It was after hearing of my friends relative today that it really hit home, because she talked about the same fears that I had and still have. And she told me that her mother was ecstatic about becoming a grandmother for the first time and was planning on taking the baby out alone for days out, giving parenting advice, and having them over for dinner every weekend and she feared as an onlooker that the two opposite worlds would collide once the baby is born. When Millie was born I feared other people holding her because I was scared that they might drop her or let her head roll, and because I wanted to hold her and not have her taken off of me. When other mothers were around, or fathers or relatives or anybody they would all have their own opinions, if Millie cried and I went to pick her up somebody would say leave her to scream, others would say give her a minute before you pick her up and some said never put her down day or night. If I went to feed her they’d say she’s having too much, you’ll make her obese, she’s on the wrong milk, she’s only doing it for comfort or wait another ten minutes first. No matter what you do with your baby other people will always voice their opinion and think that they know best, but only the baby’s mother knows best because they are your babies and you have to do what you see fit because no two babies are the same. You know your own baby inside and out, you can tell the difference between hungry cries or a windy cry, a tired grizzle or an unhappy grizzle; when other people will hear it and just think the baby is crying for attention. And when you tell your child no sweets before dinner you can guarantee somebody will give them a bag of sweets or chocolate without asking you first and they’ll leave their food and be bouncing around all night. And it’s history repeating itself with my second child.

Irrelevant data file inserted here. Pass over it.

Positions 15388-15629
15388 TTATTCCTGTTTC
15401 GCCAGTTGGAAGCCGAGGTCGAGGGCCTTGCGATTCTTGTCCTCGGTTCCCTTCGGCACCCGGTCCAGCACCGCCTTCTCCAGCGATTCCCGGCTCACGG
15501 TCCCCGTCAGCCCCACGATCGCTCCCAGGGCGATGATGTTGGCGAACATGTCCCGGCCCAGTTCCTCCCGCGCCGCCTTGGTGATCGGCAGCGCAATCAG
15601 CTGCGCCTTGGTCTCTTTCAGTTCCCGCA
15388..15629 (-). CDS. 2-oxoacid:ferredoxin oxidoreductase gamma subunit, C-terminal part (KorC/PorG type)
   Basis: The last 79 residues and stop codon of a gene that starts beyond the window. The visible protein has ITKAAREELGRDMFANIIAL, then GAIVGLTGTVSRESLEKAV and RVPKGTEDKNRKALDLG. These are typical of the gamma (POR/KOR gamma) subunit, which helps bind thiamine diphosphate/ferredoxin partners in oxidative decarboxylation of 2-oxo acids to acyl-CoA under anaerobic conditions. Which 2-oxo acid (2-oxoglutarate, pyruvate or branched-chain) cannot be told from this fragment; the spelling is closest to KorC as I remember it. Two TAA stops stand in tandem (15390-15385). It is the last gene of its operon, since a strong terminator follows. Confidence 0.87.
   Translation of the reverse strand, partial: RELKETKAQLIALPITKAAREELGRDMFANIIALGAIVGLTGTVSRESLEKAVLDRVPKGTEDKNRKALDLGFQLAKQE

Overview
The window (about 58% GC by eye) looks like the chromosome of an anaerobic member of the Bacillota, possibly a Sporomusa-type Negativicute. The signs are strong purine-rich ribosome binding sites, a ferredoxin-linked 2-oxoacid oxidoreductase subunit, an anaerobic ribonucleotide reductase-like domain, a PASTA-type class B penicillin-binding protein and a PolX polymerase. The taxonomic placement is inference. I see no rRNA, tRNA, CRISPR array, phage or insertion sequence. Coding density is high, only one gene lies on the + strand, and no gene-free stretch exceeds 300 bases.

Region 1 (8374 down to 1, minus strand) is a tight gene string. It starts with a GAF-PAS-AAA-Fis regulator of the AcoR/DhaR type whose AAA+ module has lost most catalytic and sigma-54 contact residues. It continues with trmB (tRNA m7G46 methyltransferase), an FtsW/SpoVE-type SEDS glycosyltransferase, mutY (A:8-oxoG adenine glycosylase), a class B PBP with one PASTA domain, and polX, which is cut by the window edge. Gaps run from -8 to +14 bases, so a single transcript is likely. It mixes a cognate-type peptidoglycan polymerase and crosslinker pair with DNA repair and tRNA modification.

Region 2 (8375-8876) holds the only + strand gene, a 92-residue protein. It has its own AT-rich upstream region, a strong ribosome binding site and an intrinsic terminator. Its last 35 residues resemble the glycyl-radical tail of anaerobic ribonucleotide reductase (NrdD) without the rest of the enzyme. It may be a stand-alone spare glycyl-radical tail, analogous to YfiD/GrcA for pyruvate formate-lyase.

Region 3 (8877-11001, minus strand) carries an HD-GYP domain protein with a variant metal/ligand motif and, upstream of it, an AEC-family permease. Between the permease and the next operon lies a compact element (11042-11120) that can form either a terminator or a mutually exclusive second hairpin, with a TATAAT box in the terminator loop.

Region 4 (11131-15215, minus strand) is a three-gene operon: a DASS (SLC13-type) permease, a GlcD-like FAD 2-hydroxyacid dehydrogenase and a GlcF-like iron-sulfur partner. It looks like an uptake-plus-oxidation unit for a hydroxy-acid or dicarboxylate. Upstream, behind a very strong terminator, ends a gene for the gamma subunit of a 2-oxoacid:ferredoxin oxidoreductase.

Still today I face the same issues and I know that I always will because it’s a part of life. When I see other peoples children I never presume they are allowed sweets, I never ask to hold their babies or tell the parents what they should or shouldn’t be doing because it simply isn’t my place, I wait for the parents word or consent first. If there is any advice I could give to new parents I would say please live for your children, put them at the forefront of everything that you do and never allow a tug of war between visiting parents and in laws. Have your spare time as quality family time, teach your children to answer to you alone, to be polite and do as they’re told, to go to bed when you say and always brush their teeth. As soon as you involve other relatives, stay out visiting past bed time, allow secret treats before dinner and bend or ignore rules that you would have imposed at home then suddenly the whole family structure and hierarchy fall apart and you will soon be left with a broken shell. You can’t spend your life running around after other people and forever apologising to those who you leave out. You have to think of your immediate family and what is best for you, and if that means asking parents to come and visit you on a weekday then so be it. And it isn’t in a nasty or selfish way, it’s for the sake of your family and to hold the glue of you all together, because I’m sure any parent would want to see their children in a happy marriage spending time with their own little ones instead of being pulled from pillar to post. Families become broken, relationships fail and children have to live between parents separate houses when communication and family time break down. So if there is just one thing that you can do to hold it all together, it’s to think of your children and put nobody else before them. x x x x x x x